3 Sea Crêpèrie

 

It may be hard to find 3 Seas, but when you do, it will be worth the journey. Behind the red, blue and white awning in South Tweed is a humble little traditional crêpèrie, French take away and deli run by Damien Pigot and his partner Sondrine (Sandy) Mendy.

You don’t have to look hard to find points of difference in 3 Sea. They’re everywhere.

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First of all, this is a crêperie bretonne (rather than French).

Damien is from Lesconil, a fishing village in Brittany on the far west coast of France. It’s an area famous for its salt marshes and, not surprisingly, the place where salted caramel was developed in the 1950s. One side of Damien’s family were fishermen, the other side made crêpes for at least five generations.

“My great grandmother, grandmother and mother all made crêpes,” Damien tells us. “I began making crêpes when I was six years old. You know if the mixture is any good when you drink it,” he laughs.

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Incredibly, the buckwheat galette dates back 800 years. A fruit seed (not a grain) brought to Europe by the crusaders, buckwheat flourished in the barren soils of Brittany. As buckwheat flour was unsuitable to make bread, it was not taxed by the king! ‘Hurrah!’ said the revolutionary Bretons. Rebellion became tradition, and so galettes have been their basic meal for centuries.

Damien was the first to bring galettes (only ever made from buckwheat) to the Gold Coast region, though we’d encountered buckwheat before in soba noodles. How fortunate we were to get some of the best galettes possible, Damien having trained in a Michelin star restaurant before coming to Australia to surf.

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Soon after arrival, using his grandmother’s recipe, Damien began cooking traditional galettes at markets and festivals.

It was at the Retro Surf Festival in Kirra that Damien met Sandy, who’d emigrated from Normandy following her dream of living near one of Australia’s golden beaches.

Together a dream was born, and they opened their own café in 2013, naming it ‘3 Sea’ after the three seas which surround Brittany.

As we talk, Damien is laboriously making prawn bouillon (stock) that he uses in his prawn galette, risottos and sauces. Finding great produce to suit your requirements and knowing its provenance can be a problem in Australia, he says, unless we buy direct from farmers.

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“The big challenge in Australia is knowing where your food comes from,” he tells me. He picks up a sardine tin to show me the markings on the back – the date the fish were caught and the harbour where they were processed. “Organic food from China? Who wants that?” he asks.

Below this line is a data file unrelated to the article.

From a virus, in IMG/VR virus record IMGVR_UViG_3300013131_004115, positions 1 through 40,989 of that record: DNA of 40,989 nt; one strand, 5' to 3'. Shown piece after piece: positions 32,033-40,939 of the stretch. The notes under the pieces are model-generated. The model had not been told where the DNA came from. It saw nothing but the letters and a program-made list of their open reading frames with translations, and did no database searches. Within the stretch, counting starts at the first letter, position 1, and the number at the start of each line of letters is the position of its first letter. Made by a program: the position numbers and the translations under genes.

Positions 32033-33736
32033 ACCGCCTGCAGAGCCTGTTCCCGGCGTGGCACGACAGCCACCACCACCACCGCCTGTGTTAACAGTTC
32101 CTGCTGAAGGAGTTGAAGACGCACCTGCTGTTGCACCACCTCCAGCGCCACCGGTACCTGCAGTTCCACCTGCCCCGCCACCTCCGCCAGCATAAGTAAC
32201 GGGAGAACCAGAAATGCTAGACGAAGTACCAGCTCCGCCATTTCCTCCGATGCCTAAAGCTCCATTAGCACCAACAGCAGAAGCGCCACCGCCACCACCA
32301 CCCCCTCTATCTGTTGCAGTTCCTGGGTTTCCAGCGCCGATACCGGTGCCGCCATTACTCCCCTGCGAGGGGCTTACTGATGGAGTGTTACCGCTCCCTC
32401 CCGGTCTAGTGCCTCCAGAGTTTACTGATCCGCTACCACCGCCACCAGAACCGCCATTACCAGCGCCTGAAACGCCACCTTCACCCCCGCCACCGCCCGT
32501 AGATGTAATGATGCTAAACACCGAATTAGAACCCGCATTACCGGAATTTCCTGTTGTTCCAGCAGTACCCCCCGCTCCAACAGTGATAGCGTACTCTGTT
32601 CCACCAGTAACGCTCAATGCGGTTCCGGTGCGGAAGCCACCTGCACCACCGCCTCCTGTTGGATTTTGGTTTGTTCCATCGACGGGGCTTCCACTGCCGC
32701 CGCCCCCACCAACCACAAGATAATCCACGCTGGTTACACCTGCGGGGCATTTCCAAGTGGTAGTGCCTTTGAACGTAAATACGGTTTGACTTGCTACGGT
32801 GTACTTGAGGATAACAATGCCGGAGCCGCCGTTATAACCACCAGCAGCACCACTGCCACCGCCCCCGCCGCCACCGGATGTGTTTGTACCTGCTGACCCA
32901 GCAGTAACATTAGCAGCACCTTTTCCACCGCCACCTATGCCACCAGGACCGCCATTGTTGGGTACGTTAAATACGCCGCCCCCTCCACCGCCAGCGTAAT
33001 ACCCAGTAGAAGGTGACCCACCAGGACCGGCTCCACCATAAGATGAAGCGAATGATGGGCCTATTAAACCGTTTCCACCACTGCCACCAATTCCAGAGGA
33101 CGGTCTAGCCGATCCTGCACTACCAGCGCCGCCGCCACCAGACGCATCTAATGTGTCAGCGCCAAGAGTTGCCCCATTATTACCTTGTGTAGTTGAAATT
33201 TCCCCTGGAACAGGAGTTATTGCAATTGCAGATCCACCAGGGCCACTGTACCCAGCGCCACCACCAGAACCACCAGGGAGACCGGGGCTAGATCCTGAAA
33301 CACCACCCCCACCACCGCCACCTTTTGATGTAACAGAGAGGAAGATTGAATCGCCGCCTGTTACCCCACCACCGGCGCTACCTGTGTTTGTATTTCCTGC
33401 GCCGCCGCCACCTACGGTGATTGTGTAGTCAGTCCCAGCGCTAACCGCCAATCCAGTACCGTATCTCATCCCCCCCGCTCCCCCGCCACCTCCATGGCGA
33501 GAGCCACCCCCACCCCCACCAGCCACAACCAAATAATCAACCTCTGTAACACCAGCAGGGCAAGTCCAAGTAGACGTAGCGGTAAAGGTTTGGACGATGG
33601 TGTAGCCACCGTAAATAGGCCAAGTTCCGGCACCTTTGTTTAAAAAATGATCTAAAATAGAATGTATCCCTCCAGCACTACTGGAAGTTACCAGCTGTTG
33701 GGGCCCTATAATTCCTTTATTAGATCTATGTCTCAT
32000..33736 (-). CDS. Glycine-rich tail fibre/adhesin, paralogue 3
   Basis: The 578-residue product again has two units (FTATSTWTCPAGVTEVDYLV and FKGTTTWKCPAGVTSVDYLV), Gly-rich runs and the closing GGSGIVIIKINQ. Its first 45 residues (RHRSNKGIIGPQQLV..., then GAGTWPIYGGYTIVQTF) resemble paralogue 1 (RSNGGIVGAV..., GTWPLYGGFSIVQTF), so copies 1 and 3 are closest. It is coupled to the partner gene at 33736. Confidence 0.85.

“When I was growing up, we cooked all seafood live, but of course you can’t do that now,” he adds. “At first it was hard to find the seafood I want here, such as scallops with roe on, unopened oysters or green prawns with heads on. Now I buy directly from the trawler. They know what I want and ring me when they are at the river mouth, so I can meet them at the docks.”

Sourcing organic rice from Woodburn, Saucisson (sausage) made from free-range preservative-free pork from Brisbane, chemical-free apples from Stanthorpe sourced every Wednesday from the local market, sugar-free French dough from interstate which he bakes in store, Damien says that he and Sandy are very conscious of the link between food and health.

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“In Australia, too often people think of eating food just to keep you going,” he says, not something to enjoy with friends, to celebrate. That’s not good for your body. I cook like Grandma,” he adds, “no preservative, only salt and sugar where they need to be.”

The nutritional attributes of unbleached buckwheat (naturally gluten-free and high in protein) have led to higher demand, so the couple have recently diversified their product range to buckwheat cornettos, coconut and buckwheat balls, and lasagne which they sell wholesale to cafés as well as at the Kingscliff Farmers’ Markets.

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It’s time consuming work making great food from scratch by hand. By day, the menu is simple: sweet and savoury galettes or baguettes filled with meat and cheese. On Thursday and Friday nights, the couple open the restaurant to 18 to 20 people for a 3 course meal for $35, which they cook for during the week.

“We try to give you home style cooking as it should be done. Our traditional Beef Bourguignon, for example, cooks for three days on a really low heat. Our regulars know how we cook, so if they come in and we’ve run out, we make them something else,”

Every Saturday, a mini French festival takes place at the 3 Sea shop, when Benjamin Leonardi of Love in Blossom, Murwillumbah, sells his award-winning macarons and pastries from a pop up pâtisserie at the front of 3 Sea.

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There’s nothing fancy about 3 Sea. It’s in an unusual location and, with the couple still going the immigration process, timing is not right to invest money on a fitout.

Humble it may be, but it’s full of heart. You’ll get the warmest welcome and some of the best traditional Bretonne food in Australia. Crêpes, catering, café, community… real food with abundant taste at an affordable price. A genuine Breton crêperie in South Tweed? Who would have thought!

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135 Minjungbal Drive, Tweed Heads NSW Ph: 0474 496 709

Open: Mon – Fri 7am – 6pm; Sat 8am – 2.30pm

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Open: Tues – Fri 8.30am – 5pm; Sat 8.30am – 1.30pm
      
135 Minjungbal Drive, Tweed Heads NSW, Australia
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